Land and Forest are not only essential livelihood resources but also means of identity, dignity and social security for the tribals. They have been living in forest and on forestland for ages and they have the customary right over natural resources. The National Forest Policy, 1988 recognizes a customary right of the tribal over forests and the symbiotic relationship between tribal and forest. One can imagine the agony when someone is thrown out from his/her home or when a baby is separated from its mother. Tribals are thrown out from their homes (forests) by the state. But it is nobody’s business to be bothered. By the eviction order (No. 7-16/2002-FC, dated May 3, 2002) of the Ministry of Environment and Forest Govt. of India, millions of forest dwellers were evicted previous year. Elephants were seen razing houses and destroying grain of millions tribals in Assam, Maharashtra and other states. The Forest Department argues in the favour of eviction that tribals are a great harm to forest conservation, wildlife protection and are serious threat to the continuity of the forests, wildlife sanctuaries and national parks.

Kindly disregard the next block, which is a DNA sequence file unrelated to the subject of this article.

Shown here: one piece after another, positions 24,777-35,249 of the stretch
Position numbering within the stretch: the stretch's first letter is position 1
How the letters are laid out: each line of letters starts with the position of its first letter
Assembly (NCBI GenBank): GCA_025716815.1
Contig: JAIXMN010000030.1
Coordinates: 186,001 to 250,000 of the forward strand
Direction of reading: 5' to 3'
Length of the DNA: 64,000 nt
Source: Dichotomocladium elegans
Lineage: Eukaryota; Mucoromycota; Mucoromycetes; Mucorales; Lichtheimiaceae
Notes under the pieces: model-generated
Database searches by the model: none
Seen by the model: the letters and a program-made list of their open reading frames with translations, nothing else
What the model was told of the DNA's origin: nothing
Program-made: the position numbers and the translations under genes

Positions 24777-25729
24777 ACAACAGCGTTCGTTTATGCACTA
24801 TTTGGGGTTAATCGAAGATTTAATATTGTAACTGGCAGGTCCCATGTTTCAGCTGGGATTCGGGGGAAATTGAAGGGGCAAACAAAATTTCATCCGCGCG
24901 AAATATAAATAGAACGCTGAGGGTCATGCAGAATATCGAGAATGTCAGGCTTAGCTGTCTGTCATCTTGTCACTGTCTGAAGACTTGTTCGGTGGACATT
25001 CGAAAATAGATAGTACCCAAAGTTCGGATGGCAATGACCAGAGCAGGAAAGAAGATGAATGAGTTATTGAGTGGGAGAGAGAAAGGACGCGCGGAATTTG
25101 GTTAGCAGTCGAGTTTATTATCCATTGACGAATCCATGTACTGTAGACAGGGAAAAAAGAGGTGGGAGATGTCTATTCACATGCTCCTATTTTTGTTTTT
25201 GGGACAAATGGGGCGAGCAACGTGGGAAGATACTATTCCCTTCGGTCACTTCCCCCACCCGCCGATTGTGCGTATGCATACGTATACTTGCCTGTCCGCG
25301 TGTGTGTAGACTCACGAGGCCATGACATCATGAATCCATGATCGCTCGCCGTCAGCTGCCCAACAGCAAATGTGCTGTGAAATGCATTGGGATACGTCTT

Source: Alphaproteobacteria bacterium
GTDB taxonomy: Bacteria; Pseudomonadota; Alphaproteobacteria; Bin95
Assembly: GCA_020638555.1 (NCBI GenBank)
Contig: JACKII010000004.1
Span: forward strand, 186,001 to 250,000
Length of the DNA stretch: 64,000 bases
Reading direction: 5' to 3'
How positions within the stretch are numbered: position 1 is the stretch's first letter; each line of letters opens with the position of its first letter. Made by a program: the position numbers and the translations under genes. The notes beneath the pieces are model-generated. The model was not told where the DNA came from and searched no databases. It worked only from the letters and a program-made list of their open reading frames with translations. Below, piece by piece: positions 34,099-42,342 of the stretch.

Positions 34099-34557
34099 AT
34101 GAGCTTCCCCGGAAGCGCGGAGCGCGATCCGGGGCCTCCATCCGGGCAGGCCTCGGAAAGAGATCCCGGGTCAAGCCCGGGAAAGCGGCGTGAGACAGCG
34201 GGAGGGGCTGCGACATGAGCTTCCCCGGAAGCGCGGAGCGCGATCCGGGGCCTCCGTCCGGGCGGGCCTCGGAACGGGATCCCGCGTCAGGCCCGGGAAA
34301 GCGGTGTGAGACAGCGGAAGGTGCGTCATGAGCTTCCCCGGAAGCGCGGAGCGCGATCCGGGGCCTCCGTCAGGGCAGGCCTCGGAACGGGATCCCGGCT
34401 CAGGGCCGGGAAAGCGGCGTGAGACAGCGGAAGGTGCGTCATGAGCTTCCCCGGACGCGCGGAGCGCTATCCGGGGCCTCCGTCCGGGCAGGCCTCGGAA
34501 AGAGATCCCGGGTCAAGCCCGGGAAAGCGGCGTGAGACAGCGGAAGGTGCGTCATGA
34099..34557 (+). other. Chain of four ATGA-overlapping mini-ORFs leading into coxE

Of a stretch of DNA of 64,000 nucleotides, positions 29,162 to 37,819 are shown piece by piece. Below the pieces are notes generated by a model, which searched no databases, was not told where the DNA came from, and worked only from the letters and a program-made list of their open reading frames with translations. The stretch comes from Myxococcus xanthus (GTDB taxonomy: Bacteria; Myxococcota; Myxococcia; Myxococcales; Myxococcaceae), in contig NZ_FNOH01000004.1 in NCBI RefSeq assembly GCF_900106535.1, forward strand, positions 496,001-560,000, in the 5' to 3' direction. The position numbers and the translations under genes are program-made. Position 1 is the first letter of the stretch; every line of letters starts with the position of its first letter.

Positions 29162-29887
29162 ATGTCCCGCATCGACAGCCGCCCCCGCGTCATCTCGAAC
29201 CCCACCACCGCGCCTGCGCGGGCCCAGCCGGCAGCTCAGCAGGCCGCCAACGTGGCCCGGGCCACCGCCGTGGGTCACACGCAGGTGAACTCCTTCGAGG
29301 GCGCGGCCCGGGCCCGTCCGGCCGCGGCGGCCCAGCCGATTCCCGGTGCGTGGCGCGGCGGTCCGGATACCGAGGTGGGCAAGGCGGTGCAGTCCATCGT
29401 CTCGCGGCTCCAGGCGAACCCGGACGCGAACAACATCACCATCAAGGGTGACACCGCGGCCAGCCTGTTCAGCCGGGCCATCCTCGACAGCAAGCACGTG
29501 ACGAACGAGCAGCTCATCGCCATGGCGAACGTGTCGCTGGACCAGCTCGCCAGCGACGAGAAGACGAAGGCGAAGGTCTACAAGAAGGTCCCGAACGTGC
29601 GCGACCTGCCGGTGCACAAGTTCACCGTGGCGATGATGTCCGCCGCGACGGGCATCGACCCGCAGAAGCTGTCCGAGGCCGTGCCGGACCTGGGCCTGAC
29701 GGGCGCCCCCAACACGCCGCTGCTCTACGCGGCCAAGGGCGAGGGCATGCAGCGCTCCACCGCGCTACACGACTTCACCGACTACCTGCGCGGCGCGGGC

What do you call it when three tribals were shot dead by police at Kashipur (Orissa) on 16 Dec 2000 for opposing unjust mining? How do you explain the killing of eight tribals and 22 injured by police in Tapkara (Jharkhand) on 2nd Feb 2001 because they were raising a voice against government’s unjust displacement and rehabilitation policy and exploitation? What do you call it when two tribals were brutally killed and 50 others injured in police firing in Muthanga Wildlife Sanctuary at Wayanad (Kerala) on 19 Feb 2003 for claiming their customary right on forest and forestland. All these incidents took place because of so called national development, forest conservation and wildlife protection.